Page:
Video links grow as rural health care shrinks

Small communities have more than 400 doctor vacancies, with 'telehealth' and visiting specialists filling gaps

Doug Kelly

With patients in urban areas having difficulty finding a family doctor, the situation in rural B.C. is going from bad to worse, MLAs on the province’s health committee were told Monday.

Ed Staples, a member of the B.C. Health Coalition, described his efforts to improve the situation in Princeton, a community of about 5,000 people that four years ago was down to one doctor providing on-call service.

Princeton now has four full-time doctors and two nurse practitioners, but there are still people who can’t find a doctor in the region, including Penticton an hour and a half away. A recent search of the College of Physicians and Surgeons website turned up the nearest doctor accepting patients in Courtney on Vancouver Island, Staples said.

Health Match BC, the province’s web portal for recruiting doctors, nurses and other health professionals, currently has more than 400 general practitioner vacancies, with 37 communities seeking 85 doctors. The result is “bidding wars” between communities to offer incentives to relocating doctors, and foreign doctors using a rural community as an entry point before relocating to the Lower Mainland, he said.

The B.C. government has announced its latest videoconferencing service for health care, linking psychiatrists with young people in Cranbrook. The service is available twice a month at the local Children and Family Development office, supplementing visits by specialists in communities such as Cranbrook and Princeton. Health Minister Terry Lake says video conferencing and electronic health records are a key part of the solution for reaching patients across B.C.

Doug Kelly, chair of the B.C. First Nations Health Council, told the committee of an Abbotsford doctor who travels to Carrier Sekani territory around Prince George for part of his practice, in a pilot project with Northern Health.

Kelly said video links and nurse practitioners are part of the solution to delivering rural and remote care, but the main obstacle is the business model for doctors that has them cycling through as many as 20 patients an hour to bill enough to cover their office overhead.

Committee members were also reminded that graduating doctors are increasingly reluctant to take on the demands of family practice, especially in smaller communities where they may find themselves on call around the clock.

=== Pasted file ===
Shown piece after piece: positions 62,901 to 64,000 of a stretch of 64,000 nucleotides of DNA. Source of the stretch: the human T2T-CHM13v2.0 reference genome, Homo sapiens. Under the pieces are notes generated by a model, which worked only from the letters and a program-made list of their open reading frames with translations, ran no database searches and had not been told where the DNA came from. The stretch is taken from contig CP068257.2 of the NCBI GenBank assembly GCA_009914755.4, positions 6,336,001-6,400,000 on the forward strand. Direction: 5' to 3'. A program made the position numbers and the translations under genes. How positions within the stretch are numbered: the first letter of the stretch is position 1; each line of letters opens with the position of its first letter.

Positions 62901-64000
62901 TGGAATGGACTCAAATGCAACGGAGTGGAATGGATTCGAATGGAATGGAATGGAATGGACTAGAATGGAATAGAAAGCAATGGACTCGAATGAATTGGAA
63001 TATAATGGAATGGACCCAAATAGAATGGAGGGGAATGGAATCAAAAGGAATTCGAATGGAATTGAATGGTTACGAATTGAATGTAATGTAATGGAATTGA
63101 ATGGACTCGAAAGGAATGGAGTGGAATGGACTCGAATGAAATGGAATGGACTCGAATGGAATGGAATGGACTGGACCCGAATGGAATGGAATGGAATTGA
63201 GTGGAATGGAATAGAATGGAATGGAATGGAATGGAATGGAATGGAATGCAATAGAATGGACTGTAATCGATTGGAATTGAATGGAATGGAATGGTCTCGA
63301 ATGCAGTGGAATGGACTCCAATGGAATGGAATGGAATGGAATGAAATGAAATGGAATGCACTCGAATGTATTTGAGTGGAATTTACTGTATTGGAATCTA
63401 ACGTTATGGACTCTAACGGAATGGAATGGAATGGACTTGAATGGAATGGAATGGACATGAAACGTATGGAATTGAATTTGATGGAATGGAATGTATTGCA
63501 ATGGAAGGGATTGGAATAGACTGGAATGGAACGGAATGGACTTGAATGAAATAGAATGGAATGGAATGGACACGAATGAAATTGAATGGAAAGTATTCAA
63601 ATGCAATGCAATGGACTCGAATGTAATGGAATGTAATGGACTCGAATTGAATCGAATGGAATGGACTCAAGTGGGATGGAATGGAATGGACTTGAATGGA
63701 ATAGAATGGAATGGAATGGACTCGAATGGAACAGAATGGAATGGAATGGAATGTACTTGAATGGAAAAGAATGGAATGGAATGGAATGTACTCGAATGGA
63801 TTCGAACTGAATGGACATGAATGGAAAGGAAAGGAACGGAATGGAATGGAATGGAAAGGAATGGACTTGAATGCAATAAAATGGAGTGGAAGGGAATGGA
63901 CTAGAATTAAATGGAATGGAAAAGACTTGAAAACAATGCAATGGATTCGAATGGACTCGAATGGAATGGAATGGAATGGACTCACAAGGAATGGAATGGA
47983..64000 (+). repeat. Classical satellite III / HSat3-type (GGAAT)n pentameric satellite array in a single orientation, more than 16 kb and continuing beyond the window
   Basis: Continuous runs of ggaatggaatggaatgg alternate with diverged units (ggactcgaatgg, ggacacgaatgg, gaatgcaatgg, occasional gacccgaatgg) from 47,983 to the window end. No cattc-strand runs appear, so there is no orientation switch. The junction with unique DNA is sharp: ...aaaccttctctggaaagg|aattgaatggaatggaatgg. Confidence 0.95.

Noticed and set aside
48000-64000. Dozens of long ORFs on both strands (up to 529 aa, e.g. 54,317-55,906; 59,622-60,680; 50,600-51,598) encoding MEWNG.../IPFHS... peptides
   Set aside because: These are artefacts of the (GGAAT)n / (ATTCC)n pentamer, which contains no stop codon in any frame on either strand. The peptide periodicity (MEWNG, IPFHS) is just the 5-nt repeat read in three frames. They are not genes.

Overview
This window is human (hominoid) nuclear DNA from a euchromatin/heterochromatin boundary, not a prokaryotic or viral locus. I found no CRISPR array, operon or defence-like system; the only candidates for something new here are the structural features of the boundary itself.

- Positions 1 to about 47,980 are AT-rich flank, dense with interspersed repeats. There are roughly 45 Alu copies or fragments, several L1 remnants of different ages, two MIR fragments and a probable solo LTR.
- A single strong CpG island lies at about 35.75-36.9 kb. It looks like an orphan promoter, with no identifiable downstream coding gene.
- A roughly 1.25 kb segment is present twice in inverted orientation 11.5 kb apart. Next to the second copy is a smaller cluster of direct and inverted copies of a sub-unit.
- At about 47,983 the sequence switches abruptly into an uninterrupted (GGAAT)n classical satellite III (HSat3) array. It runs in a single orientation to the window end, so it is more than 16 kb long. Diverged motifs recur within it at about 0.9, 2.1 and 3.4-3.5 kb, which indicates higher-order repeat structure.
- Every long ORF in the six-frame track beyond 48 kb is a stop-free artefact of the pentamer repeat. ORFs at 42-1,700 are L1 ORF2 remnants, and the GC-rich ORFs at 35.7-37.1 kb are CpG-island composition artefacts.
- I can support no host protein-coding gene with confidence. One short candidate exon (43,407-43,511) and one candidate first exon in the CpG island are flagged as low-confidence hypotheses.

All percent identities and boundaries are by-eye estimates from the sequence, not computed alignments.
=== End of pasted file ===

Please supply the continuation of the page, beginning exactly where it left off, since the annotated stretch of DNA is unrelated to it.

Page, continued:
Just Posted

The end of an Echo

Invermere Valley Echo shuts down operations in Columbia Valley

Creating a new narrative for Canal Flats

Economic development consultant hired, lists vision for next 90 days

UPDATE: Crews battle as wildfires rage in B.C. Interior

Crews brace for another day on B.C. firelines as no let up is likely

VIDEO: B.C. wildfires by the numbers

Wildfires continue to engulf regions of B.C.’s forests and communities.

VIDEO: More than 180 wildfires burning across B.C.

Firefighters from other provinces called in to assist

DTSS Grad March 2017

DTSS Grad March 2017

59 cats seized in Chase

59 neglected and injured cats were seized from a property in Chase

Soundgarden singer Chris Cornell dead at age 52

The singer/songwriter passed away early Thursday morning in Detroit

Paying tribute to a primeval passage

Uninterrupted celebrates the Adams River sockeye run in an extraordinary way.

UPDATE: Pemberton Music Festival cancelled, no automatic refunds

In the past, the music festival located in Pemberton drew large crowds last year of 180,000 fans

Medical wait times cost B.C. patients $2,300 each

New Fraser Institute report places B.C. at second worst in costs associated with long wait times

UPDATE: 22 killed at Ariana Grande concert

Witnesses reported hearing two loud bangs coming from near the arena’s bars at about 10:35 p.m.

One in three Canadian high school students have rode with drinking drivers, study reveals

Nearly one in five rode with a driver who’d been smoking pot

Top court to hear federal government’s appeal on residential school records

A lower court judge ruled to destroy the stories after 15 years unless consent is given to preserve

Most Read